Considerations and Free Will

Reference: THE NATURE OF CONSIDERATION

Reference: On Will by Geir Isene

To me, the bottom line is NOTHINGNESS, and that means an absence of all considerations. Thus, there exists infinite choice at the outset. Any limitation on choice will then come from a prior consideration.

Geir defines “will” as “exercise of choices.” Thus, one would start with an infinite “will” and that “will” shall decrease inversely proportional to the number of choices that are made and kept.

“Potential free will” shall be recoverable by as-ising one’s existing choices.

“No free will” shall exist when one has chosen to agree completely with the status quo.

There is free will in this physical universe to the degree one is aware of the laws and principles that are keeping the physical structure there, and one can move within that structure. Ignorance of those laws and principles would limit that free will.

As-isness of physical laws and principles is not essential to exercise free will. But knowledge of them is essential. Choices may be made only when there are options. No option will exist when either nothing has been agreed upon, or everything has been agreed upon.

If everything can be calculated/predicted as per Steven Hawking, then one’s “free willed actions” may be predicted too, putting them in the category of “bound will.” Thus, for “free will” to exist there must be a balance between KNOWABLE and UNKNOWABLE.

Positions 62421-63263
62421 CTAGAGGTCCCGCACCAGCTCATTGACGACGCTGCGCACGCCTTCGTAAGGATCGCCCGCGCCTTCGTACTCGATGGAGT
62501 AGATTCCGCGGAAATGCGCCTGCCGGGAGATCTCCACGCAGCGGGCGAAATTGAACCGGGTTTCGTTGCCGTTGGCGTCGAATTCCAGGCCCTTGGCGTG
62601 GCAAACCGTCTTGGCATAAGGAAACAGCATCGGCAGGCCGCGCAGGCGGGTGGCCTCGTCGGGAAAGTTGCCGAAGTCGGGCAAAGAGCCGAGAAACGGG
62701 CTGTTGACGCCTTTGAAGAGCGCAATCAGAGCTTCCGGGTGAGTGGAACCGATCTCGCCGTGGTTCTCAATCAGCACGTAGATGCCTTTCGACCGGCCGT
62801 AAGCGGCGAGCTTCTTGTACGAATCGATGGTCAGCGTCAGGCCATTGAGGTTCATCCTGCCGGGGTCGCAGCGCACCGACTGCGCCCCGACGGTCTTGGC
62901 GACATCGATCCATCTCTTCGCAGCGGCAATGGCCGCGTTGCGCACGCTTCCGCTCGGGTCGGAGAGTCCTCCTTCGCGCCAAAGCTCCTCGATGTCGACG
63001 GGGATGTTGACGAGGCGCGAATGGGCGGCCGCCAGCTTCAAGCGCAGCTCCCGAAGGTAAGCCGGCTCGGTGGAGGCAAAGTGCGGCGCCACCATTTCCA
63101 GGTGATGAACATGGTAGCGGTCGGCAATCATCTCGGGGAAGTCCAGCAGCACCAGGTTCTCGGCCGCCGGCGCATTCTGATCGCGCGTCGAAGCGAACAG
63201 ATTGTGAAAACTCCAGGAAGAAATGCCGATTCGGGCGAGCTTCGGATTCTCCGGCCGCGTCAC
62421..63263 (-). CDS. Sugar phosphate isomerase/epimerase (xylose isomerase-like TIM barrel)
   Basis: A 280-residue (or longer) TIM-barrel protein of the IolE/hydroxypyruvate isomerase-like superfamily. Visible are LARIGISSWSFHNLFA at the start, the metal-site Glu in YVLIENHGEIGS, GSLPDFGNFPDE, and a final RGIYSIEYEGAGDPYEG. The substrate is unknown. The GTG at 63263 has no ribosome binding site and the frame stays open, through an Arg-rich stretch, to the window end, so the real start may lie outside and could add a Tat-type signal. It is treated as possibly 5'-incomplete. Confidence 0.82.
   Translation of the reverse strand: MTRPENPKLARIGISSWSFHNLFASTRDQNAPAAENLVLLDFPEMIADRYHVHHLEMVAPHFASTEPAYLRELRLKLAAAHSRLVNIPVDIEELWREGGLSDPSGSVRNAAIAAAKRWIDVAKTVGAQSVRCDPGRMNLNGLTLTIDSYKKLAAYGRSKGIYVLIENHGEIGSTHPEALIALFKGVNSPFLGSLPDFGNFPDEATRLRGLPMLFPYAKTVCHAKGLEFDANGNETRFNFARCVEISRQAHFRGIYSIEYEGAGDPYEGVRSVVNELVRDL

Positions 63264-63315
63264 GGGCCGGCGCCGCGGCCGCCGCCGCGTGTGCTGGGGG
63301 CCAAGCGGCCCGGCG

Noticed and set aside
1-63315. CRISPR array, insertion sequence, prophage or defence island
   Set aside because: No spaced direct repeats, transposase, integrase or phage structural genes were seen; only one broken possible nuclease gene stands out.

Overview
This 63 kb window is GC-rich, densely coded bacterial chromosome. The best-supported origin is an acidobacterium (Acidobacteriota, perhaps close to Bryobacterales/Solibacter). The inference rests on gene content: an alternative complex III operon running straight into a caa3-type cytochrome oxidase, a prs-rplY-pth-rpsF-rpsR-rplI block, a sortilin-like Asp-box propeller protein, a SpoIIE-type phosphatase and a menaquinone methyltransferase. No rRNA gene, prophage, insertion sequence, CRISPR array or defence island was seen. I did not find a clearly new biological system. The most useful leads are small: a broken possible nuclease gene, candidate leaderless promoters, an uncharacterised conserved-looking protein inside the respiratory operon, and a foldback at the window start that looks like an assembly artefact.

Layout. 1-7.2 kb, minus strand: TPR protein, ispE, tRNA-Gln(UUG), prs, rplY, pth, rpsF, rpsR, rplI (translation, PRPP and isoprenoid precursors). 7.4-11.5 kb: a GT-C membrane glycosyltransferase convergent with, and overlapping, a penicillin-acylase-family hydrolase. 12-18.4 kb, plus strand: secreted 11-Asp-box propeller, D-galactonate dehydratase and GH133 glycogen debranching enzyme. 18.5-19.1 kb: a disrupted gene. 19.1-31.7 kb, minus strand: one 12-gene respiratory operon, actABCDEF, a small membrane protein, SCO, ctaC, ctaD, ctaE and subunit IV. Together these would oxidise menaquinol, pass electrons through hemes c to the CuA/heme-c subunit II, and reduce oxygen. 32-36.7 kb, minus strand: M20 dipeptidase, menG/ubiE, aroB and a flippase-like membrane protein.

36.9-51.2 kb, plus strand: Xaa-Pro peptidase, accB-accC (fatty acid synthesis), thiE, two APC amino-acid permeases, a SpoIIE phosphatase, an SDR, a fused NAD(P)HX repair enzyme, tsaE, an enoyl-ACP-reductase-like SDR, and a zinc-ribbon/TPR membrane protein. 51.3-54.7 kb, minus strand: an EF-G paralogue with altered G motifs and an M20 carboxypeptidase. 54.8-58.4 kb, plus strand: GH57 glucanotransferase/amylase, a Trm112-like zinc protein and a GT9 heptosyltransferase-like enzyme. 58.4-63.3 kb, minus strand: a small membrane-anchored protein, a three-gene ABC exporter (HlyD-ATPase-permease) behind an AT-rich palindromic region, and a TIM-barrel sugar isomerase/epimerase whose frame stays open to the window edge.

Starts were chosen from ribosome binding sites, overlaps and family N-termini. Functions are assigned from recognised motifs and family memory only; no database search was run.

Randomness exists not in the universe but in the very idea of free will. The deterministic part is one’s agreements expressed as the universe; the random part is one’s free will.

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Comments

  • Chris Thompson  On April 2, 2011 at 3:21 PM

    “Randomness exists not in the universe but in the very idea of free will. The deterministic part is one’s agreements expressed as the universe; the random part is one’s free will.”
    I think this is very well written.

  • Chris Thompson  On April 2, 2011 at 3:28 PM

    “Geir defines “will” as “exercise of choices.” Thus, one would start with an infinite “will” and that “will” shall decrease inversely proportional to the number of choices that are made and kept.”
    Vin, this seems curiously proportional and accurate because it describes a “dwindling spiral” of both choices and free will. Exponential in scope, it provides an infinite sliding scale which easily maps onto existing life forms. Example: the slug at the bottom of the cold ocean has what choices? Not many but some, correct? The rich person with unlimited funds has many choices more than the slug but vastly less than “infinite.”

    • vinaire  On April 2, 2011 at 4:33 PM

      Chris, thanks for the feedback. I always learn more this way. Your observation about the differences among life forms as a result of choices they might have made, is quite enlightening. This is another path to investigate.

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  • Chris Thompson  On April 2, 2011 at 3:31 PM

    …and, I have always thought that life-forms were all of the same “cloth.” I have never thought of man as innately different in biology and spirituality than other life forms.

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